Meeting Gilad Shalit

As the President of the Rabbinical Assembly, I was privileged to participate in a small lunchtime reception welcoming the recently liberated Israeli prisoner of war Gilad Shalit to New York. The reception was sponsored by the Conference of Presidents of Major Jewish Organizations, the umbrella organization whose constituent members had played an integral part in the international campaign to gain Shalit’s release.

I don’t think there was anyone in that room who was not overwhelmed with emotion, and a deep sense of gratitude for the sheer unexpectedness of the moment. Gilad Shalit’s imprisonment was, for all the years of his captivity, imprinted on the consciousness of virtually every Jew in this country who cared about Israel, and many non-Jewish supporters as well. The bitter experience of Israeli aviator Ron Arad, captured by Lebanese Shiites in 1986 and handed over to Hezbollah, his ultimate fate never divulged, left little reason for hope for Gilad, whose Hamas handlers were known to be brutal. Barely a prayerful moment went by in a synagogue without his name being mentioned. The passionate and unrelenting campaign waged by his father was a poignant actualization of parental love, and challenged all of us who are parents to ask ourselves what we would do- and what we might not do – were we in the same situation.

And so it was that we were crammed into a relatively small, hot room on one of those very hot days last week in New York, eagerly anticipating the arrival of the guest of honor. And, finally, in he came… casually dressed, maybe a few pounds heavier than he was when we first saw images of him on the day of his release, but still, thin to the point of gaunt, and very, very shy and reserved.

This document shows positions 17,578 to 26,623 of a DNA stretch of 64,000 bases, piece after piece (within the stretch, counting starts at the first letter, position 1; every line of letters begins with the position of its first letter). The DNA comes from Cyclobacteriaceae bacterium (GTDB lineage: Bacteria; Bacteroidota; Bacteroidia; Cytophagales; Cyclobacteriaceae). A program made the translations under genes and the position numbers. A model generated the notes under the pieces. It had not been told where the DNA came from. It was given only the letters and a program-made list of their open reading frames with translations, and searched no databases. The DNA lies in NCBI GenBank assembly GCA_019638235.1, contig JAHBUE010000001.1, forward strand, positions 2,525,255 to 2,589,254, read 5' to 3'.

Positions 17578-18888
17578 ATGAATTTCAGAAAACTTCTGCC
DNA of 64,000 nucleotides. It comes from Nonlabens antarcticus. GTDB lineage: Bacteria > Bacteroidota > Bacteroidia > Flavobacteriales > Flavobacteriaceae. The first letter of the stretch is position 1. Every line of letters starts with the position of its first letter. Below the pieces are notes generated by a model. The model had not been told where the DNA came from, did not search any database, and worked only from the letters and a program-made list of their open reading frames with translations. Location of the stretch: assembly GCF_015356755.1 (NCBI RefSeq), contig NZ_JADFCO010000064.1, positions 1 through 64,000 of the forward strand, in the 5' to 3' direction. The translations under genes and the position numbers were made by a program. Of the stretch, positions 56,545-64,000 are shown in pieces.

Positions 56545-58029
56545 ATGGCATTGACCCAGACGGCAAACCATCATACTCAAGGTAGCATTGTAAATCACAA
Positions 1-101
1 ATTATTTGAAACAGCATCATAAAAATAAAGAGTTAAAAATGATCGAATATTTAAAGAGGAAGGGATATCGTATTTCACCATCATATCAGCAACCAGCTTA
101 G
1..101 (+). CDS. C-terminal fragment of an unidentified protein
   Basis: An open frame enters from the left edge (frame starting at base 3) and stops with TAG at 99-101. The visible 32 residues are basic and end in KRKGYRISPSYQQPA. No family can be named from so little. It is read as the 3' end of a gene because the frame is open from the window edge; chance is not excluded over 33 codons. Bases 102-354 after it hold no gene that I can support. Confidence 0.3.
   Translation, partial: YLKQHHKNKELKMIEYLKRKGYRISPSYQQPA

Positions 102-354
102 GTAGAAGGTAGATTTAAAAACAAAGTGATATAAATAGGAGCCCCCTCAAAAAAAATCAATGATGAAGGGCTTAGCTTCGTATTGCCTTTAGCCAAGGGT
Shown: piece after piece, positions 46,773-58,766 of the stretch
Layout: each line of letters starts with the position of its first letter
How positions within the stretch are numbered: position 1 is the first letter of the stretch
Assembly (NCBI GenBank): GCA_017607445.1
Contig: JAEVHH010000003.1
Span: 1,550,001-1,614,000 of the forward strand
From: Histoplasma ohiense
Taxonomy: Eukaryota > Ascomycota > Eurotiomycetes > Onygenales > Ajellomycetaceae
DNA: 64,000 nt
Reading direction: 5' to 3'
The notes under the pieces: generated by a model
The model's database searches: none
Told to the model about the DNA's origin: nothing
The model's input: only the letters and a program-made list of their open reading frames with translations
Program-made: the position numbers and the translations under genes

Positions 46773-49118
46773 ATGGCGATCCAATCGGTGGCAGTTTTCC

Actually, that is an understatement. Gilad Shalit was clearly uncomfortable being the center of attention even in that relatively small group of people.

A moving slide show displayed the dramatic efforts that were made in the New York Jewish community on his behalf, and the leaders of the Conference made clear how privileged we all felt to be able to welcome him. But when it came time for Gilad to address the assembled guests, he was barely audible. He shared how grateful he was for the efforts, but spoke no more than a very few sentences before relinquishing the podium to his hosts.

At first, I must admit, I didn’t know quite what to make of this briefest and most self-effacing little speech. Having met and spoken at some length with Natan Sharansky last summer on a visit to the former Soviet Union, I think I was expecting to encounter a similar kind of person- iron will, indomitable spirit, Psalms-reading they-will- not-conquer-me type of personality. When you spend even a few moments speaking with Scharansky, you get a sense of an extraordinary personality. He is a figure of towering strength and integrity.

But I quickly realized that expecting Gilad Shalit to be Natan Sharansky was a grossly unfair way of appreciating and understanding that extraordinary moment. The point is exactly that Shalit is not Sharansky.

Natan Scharansky essentially picked a fight with the Soviet regime, and he knew what he was getting into. As a leading and already towering figure among his fellow refuseniks, he consciously pitted his indomitable spirit against the full oppressive power of the Soviet regime. In so doing, he became the inspiring symbol for an entire generation of Jews struggling for their liberation. He knew that he was likely to be separated from his beloved Avital for an extended period- maybe even forever- but he persevered nonetheless. And even subsequent to his liberation, as he began his new life in Israel, he remained- and is to this day, as Chairman of the Jewish Agency– a powerful moral voice in Israel.

It took but one glance at Gilad Shalit to see what should have been obvious after all these years. He was shy and retiring before his captivity, and God alone at this point knows what he experienced during those awful years. He was just a young man doing his army service who happened to be in the wrong place at the wrong time, and became a symbol of Israel’s struggle against Hamas and its brutality. He could be any one of our sons. He never sought the limelight, never saw himself as any kind of heroic figure, and appears to want nothing more than to try and reclaim his life that was so rudely and brutally interrupted.

And, of course, he deserves that, and much more…

What Gilad Shalit is doing now is working as a sports reporter for Yediot, a major daily tabloid newspaper in Israel. Actually, he was in New York not to meet us, but in transit from the NBA finals to the UEFA final game in Kiev. He is, finally, living the life he wants to be living.

More power to him!

About the Author
Rabbi Gerald C. Skolnik is the Rabbi Emeritus of the Forest Hills Jewish Center in Queens.